A few months ago, Blizzard said it would be retooling Overwatch's reporting system to better tackle instances of cheating and harmful player conduct.
At the time, the company pledged to increase the severity of penalties issued in response to reports of abusive chat, harassment, in-game spam, griefing, and match inactivity.
Now, the studio has promised to up the ante again after a user on the Battle.net forums claimed the reporting system is a "failure" and branded the game's community "toxic."
Responding to that post, Overwatch game director Jeff Kaplan explained the reporting and punishment system remains one of Blizzard's "prime focuses," but made it clear the company feels the need to harden its stance going forward.
In the short term, Kaplan says the team are re-evaluating every punishment and are currently in the process of on converting silences -- a sanction that mutes players who've been reported for verbal abuse -- into suspensions.
Blizzard will also be increasing the length of suspensions, and eventually hopes to do away with silences altogether by making suspensions and bans the standard punishments for most offences.
In the medium term, the developer is looking to completely ban repeat Competitive offenders, meaning that if a player has been banned for more than "X seasons" they'll be banned from ever playing competitive again.
It also wants to reassure those filing reports that their voices are being heard. To that end, the studio wants to build out the in-game notification system to let players know their reports are doing something meaningful.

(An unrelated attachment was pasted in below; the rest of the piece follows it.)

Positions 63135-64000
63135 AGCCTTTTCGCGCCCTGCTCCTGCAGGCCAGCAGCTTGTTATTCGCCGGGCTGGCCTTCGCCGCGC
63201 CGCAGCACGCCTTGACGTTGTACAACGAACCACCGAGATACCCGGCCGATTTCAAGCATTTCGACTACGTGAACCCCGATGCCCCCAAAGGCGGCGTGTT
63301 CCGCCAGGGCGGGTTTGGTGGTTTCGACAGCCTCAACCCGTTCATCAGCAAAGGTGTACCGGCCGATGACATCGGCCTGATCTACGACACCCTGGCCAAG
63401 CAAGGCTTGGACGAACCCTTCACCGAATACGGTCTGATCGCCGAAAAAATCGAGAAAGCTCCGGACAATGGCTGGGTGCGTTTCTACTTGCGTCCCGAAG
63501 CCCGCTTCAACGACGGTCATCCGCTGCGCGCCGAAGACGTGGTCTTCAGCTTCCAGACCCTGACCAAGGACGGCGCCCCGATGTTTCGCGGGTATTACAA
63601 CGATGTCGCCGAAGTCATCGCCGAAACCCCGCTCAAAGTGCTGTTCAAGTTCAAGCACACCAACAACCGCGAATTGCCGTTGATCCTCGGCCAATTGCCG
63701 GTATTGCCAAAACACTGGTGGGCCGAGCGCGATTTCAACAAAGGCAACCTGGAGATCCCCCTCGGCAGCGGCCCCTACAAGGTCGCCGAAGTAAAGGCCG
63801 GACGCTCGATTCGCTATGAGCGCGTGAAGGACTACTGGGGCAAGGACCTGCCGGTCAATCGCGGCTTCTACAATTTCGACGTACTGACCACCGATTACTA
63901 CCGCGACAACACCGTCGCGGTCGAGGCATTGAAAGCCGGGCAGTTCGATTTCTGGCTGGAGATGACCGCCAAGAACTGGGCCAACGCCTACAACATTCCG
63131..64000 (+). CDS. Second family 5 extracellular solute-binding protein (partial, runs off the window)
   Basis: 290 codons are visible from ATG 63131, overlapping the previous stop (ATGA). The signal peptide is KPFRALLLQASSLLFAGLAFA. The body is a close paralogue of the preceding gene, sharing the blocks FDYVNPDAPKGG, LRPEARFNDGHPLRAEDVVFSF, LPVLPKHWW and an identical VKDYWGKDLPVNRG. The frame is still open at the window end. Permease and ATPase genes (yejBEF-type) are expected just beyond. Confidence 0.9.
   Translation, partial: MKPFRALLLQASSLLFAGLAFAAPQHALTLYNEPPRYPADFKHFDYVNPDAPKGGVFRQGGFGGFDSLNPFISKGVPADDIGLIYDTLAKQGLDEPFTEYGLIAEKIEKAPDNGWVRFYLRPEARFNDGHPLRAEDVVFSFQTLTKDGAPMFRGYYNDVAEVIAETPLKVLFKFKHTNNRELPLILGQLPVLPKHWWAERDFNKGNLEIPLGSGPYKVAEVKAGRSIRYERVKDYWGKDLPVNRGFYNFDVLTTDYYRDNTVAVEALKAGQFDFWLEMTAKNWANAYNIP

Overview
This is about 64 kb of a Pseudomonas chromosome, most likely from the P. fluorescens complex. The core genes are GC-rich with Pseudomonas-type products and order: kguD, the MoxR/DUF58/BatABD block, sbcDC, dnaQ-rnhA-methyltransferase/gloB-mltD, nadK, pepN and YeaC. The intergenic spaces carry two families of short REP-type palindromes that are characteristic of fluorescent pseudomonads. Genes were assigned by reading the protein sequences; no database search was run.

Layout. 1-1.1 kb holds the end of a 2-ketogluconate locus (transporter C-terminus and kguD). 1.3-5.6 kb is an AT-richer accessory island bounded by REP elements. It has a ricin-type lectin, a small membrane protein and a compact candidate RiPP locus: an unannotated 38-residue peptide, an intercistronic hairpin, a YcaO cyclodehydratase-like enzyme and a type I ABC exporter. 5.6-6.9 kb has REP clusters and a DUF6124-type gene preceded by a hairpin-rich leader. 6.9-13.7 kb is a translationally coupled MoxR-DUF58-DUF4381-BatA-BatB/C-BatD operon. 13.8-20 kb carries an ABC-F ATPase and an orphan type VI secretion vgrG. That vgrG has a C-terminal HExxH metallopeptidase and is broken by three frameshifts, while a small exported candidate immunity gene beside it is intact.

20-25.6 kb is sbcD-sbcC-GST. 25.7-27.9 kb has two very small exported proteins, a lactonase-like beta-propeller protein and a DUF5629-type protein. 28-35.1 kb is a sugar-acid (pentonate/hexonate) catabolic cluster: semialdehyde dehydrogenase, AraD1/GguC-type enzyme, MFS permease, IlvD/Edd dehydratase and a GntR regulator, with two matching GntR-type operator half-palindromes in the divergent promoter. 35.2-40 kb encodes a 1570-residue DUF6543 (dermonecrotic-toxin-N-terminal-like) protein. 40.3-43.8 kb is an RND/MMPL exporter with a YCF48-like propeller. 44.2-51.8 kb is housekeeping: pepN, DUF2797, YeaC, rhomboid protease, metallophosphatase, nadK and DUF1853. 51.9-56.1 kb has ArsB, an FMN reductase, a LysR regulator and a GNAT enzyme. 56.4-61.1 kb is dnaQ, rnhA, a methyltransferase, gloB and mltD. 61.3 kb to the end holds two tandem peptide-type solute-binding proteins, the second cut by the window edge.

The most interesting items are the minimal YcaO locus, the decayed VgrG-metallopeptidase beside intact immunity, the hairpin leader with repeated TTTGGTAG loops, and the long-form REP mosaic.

For more serious offenders, the company will be phasing in a new series of punishments that escalate quickly -- resulting in swifter, harder sentences for "extreme offenders."
Beyond that, Kaplan says the studio is also working on other systems that actively encourage positive behaviour and reward good players.
"It really bums us out to spend so much time punishing people for being bad sports. We like making cool, fun game systems -- that's what we do for a living," he wrote.
"But because people seem to lack self-control or because people like to abuse anonymity and free speech we're put in a position of spending a tremendous amount of our time and resources policing the community.
"We will do this as it is our responsibility but we'd like to spend more time rewarding good players rather than having to focus on poor sportsmanship and unacceptable bad behavior so much.
"Like it or not, this is an 'us, the Overwatch community problem' and not just an 'Overwatch team problem.' For better or for worse, we're in this together."